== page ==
# How does non-isotopic embeddings affect the homology of manifolds and knots?

• Bacle
In summary, the conversation is discussing the relationship between non-isotopic embeddings of a subspace N in a manifold M and the n-th homology of M, where n is the dimension of M. It is mentioned that if there are non-isotopic embeddings of N in M, then M is knotted or N is a knot in M. The conversation also considers the orientability of N and the inclusion of N into the space, as well as the determination of the homology class of the induced map for non-isotopic embeddings. There is a question about whether H_n(M) is trivial if there are no knots, and if H_n(M) is not trivial if there are non-isotopic embeddings of N in
Bacle
Hi, everyone:

I think this should be simple, but I've been stuck for a while now:

Let M be an n-manifold and N an n-dim. subspace of M, of possibly lower dimension

than M , then M is knotted, or N is a knot in M if there are non-isotopic

embeddings of N in M.

Now:

Say there are non-isotopic embeddings of N in M. How does this affect the

n-th homology of M (n is the dimension of M) ? . Does it follow that if

H_n(M)==0 , that there are no knots, i.e., there is only one isotopy class

of embeddings of N in M? And, conversely, if f,g, are two non-isotopic embeddings

of N in M, does it follow that H_n(M) is not trivial?

Thanks .

This is not a full answer by far, but I think we may be able to use the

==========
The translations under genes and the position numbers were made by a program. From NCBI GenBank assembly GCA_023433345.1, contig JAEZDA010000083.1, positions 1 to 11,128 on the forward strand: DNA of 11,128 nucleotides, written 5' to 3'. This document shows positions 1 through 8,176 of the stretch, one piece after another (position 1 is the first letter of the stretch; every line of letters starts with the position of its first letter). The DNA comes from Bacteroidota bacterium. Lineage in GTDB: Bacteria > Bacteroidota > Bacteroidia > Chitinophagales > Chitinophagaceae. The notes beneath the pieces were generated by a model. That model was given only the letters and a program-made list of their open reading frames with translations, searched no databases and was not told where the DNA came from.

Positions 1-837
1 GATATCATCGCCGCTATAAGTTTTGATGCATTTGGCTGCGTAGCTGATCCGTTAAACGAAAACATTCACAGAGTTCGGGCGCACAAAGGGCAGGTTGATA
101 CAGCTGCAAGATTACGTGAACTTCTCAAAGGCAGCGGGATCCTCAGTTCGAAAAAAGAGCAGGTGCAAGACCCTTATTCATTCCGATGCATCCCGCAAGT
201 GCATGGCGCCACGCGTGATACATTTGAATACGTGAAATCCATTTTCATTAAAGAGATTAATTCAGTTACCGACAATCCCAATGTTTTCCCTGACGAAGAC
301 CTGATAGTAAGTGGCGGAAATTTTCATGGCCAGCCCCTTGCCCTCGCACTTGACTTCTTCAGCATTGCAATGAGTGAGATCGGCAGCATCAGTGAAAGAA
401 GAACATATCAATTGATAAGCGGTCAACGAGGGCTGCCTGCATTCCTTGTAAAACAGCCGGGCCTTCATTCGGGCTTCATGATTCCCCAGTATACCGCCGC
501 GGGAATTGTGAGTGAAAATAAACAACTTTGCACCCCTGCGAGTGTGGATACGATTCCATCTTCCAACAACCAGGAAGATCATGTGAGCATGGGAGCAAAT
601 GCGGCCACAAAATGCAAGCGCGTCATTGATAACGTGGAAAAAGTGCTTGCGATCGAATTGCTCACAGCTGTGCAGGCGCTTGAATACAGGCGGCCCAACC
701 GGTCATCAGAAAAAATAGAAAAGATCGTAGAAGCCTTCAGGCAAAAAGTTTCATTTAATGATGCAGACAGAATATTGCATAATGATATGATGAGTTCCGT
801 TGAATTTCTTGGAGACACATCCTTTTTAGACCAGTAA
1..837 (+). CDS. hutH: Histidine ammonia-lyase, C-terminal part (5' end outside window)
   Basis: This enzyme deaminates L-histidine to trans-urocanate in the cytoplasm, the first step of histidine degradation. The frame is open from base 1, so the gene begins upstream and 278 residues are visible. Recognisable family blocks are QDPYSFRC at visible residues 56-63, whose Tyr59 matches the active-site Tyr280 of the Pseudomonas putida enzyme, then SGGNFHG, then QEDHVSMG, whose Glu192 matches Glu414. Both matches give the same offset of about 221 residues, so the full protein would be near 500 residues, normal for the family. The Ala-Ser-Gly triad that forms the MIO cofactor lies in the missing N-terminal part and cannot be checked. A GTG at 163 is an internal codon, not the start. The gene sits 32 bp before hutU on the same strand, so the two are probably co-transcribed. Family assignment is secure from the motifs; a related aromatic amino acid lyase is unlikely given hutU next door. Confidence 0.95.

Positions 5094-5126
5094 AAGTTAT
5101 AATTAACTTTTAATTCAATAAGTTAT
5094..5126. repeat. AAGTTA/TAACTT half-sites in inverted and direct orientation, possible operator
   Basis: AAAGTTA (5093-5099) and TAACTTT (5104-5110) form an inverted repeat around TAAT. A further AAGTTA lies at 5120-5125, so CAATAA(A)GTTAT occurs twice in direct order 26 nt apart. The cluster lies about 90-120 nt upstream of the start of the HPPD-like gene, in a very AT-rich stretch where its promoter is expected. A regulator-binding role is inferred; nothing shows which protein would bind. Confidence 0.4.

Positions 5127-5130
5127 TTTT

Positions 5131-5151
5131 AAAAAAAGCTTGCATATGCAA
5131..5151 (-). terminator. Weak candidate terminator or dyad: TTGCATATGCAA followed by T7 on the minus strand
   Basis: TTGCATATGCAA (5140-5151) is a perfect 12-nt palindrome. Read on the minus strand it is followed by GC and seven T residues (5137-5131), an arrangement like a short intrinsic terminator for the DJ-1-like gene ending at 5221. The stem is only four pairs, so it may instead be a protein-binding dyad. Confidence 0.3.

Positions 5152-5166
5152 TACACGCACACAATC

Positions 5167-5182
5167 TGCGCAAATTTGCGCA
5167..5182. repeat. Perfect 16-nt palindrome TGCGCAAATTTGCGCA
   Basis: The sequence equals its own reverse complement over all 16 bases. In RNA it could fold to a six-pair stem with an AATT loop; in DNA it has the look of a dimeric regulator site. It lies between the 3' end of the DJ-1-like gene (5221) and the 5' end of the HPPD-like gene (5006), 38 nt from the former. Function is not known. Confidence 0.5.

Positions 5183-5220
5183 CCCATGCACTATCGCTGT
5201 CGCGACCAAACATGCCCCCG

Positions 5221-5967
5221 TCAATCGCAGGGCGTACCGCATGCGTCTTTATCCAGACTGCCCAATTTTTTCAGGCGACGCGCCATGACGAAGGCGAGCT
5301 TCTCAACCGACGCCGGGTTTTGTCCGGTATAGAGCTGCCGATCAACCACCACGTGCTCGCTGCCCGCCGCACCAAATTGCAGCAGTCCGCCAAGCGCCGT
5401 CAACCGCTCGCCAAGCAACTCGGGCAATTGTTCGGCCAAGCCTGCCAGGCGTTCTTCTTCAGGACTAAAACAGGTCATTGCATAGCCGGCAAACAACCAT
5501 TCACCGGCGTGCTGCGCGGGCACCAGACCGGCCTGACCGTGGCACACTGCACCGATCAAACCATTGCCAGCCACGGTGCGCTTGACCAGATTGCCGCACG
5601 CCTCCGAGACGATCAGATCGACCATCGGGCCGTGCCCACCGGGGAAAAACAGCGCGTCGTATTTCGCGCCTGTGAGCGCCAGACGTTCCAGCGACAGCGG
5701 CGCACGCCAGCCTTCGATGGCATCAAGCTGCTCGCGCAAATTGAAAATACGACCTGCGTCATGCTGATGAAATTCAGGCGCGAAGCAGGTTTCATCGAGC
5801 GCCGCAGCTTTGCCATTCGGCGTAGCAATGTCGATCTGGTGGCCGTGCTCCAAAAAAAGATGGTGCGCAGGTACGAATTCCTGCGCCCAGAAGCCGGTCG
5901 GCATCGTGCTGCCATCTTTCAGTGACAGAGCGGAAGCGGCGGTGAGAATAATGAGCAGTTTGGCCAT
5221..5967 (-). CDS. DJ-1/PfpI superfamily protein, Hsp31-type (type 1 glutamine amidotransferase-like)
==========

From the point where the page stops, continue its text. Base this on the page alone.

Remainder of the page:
map induced on homology by the inclusion of the subspace into the space.

I believe --please correct me if I am wrong -- that if the subspace N is

orientable , and the included image i(N) is a submanifold, then i(N) may be/represent

a homology class. And then the issue seems to be that of determining the

homology class of i*(N) , i'*(N) , for non-isotopic embeddings i, i'.

## 1. What are general knots and homology?

General knots are mathematical objects that can be described as a closed loop or a tangled arrangement of a single piece of string. Homology, on the other hand, is a mathematical concept that studies the properties of these knots, specifically their invariants or characteristics that do not change under certain transformations.

## 2. How are general knots and homology related?

Homology is used to classify general knots by assigning them a numerical value or "invariant" based on their geometric properties. This allows for the comparison and distinction of different knots, even if they have the same shape or appearance.

## 3. What is the significance of studying general knots and homology?

The study of general knots and homology has many real-world applications, including in physics, chemistry, biology, and computer science. It also has implications in topology and geometry, providing a deeper understanding of the fundamental structures of our universe.

## 4. What are the main techniques used to study general knots and homology?

The two main techniques used to study general knots and homology are algebraic topology and geometric topology. Algebraic topology uses algebraic methods to analyze the properties of knots, while geometric topology focuses on the geometric aspects of knots.

## 5. What are some open questions in the field of general knots and homology?

Despite decades of research, there are still many open questions in the field of general knots and homology. Some of these include the classification of all possible knots, the computation of invariants for more complex knots, and the development of more efficient algorithms for knot analysis.

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